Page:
But it isn’t just a matter of sticking up a sign.  California law requires the Manual on Uniform Traffic Control Devices (MUTCD) be adhered to.  Traffic Controls for Bicycle Facilities are included in the MUTCD.

Traffic planners must consider both safety and legality, of course.  And when a sign like this is  allowable by California law, it makes sense that local traffic planners and engineers are usually best equipped to decide what’s most appropriate locally. Still, they need and welcome input from people who bike.

Who to communicate with
Are there places where “one-way, bikes excepted” signs would mean you’d bike, rather than drive? Suggest those locations to the Bicycle and Pedestrian coordinator at the Transportation Agency for Monterey County
Ask whether “one-way, bikes excepted” would work well in places such as the following:
  • Scenic Drive, Carmel – The coastal views are so beautiful, returning via the same route is a common preference among people who bike. See more info below.
  • Houston Street between Webster and Pearl, Monterey.
  • Numerous  Seaside streets, such as Kenneth.
  • Some tiny streets  barely used by cars, such as many of the “alleyways” in Pacific Grove, Seaside, and elsewhere.)  Many of these make very comfortable bike routes, especially when traveling with children.
Scenic Drive, Carmel

A public workshop on plans for Scenic Drive  provided an opportunity to learn more about the City’s goals for Scenic, and to share ideas.  Contact Carmel City Council members if you would like traffic planners and the Council to consider “one-way, bikes excepted” signage as a possibility for making Scenic more bicycling friendly. Already planned by the county is to make more room on Scenic for bicycling by making Scenic Road from just south of Martin Way to Carmel River State Beach one way.

Be aware that sections of Scenic outside Carmel’s city limits will be a matter for Monterey County to decide.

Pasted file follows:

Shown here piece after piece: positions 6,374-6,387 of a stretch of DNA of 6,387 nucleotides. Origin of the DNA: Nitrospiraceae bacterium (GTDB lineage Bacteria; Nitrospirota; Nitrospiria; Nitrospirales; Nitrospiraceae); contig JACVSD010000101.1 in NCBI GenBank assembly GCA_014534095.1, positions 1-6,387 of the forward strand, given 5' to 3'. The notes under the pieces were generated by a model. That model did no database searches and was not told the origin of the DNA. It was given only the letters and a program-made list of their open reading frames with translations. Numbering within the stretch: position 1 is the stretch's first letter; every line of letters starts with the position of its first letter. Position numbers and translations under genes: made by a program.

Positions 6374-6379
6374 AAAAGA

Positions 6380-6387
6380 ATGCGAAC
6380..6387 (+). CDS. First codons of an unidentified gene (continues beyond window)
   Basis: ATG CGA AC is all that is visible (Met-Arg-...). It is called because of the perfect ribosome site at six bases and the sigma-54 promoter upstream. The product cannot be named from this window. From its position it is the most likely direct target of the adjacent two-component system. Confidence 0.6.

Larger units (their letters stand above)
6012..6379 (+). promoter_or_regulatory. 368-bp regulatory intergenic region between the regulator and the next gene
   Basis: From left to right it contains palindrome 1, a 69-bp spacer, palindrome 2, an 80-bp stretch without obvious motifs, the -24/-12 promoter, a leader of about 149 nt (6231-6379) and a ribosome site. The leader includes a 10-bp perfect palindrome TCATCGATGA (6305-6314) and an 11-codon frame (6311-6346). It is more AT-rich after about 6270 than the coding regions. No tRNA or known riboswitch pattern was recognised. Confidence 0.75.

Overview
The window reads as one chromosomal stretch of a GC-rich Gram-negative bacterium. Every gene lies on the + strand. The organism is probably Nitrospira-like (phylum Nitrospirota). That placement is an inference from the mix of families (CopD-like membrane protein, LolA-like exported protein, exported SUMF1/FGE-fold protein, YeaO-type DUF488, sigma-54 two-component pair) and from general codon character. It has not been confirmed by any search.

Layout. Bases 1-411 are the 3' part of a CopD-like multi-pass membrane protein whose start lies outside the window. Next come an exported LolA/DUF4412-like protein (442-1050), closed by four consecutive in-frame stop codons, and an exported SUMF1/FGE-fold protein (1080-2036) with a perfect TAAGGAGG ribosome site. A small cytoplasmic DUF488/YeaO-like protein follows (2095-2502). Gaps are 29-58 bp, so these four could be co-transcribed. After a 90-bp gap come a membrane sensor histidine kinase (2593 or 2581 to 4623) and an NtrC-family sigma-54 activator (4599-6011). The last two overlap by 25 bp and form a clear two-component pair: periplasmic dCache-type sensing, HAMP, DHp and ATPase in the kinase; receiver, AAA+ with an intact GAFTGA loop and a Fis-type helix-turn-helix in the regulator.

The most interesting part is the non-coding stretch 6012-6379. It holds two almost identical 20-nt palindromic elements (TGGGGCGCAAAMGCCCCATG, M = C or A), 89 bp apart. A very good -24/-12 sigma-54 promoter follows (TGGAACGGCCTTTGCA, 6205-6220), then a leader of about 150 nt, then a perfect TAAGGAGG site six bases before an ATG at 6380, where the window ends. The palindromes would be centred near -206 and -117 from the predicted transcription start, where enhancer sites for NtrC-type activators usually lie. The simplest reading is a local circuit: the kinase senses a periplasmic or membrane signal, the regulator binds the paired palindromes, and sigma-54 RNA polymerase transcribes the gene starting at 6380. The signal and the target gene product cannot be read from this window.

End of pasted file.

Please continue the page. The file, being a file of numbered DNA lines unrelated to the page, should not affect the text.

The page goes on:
Below, Carmel-by-the-Sea police officers on bikes temporarily change their course (and bike the wrong way on a one-way stretch of Scenic Drive) in a brief demo of how residents and visitors might benefit from “one-way, bikes excepted” signage here.

This post was first published on July 7, 2010 and has been only partially updated.

This post was published on 6 March 2018. One or more changes last made to this post on 27 September 2021.

  1. marilynch says:

    And thank you for permission to use this photo. When I saw a similar photo in your banner, I thought, “Wonderful! There are places in my county that could use such a sign.”

    After I started Bicycling Monterey, I learned there were many bike blogs out there. (Don’t think I’d ever read a blog, let alone planned to write one, until 2009–I’m more of a Lead Pencil Club person!) Thanks for leading the way in the USA.

  2. A fascinating post, with some great photos!

    I love the way you use our trail here, and my photo, to expand on, and enhance the message you are sending out to your community.

    Thank you for your interest in my very humble blog which is, quite possibly the oldest, and most definitely, the least known, Bike Blog in the United States ( Born January 2003! 1 month AFTER the birth of a British Bike Blog that may be the oldest such site in the world. ;-D )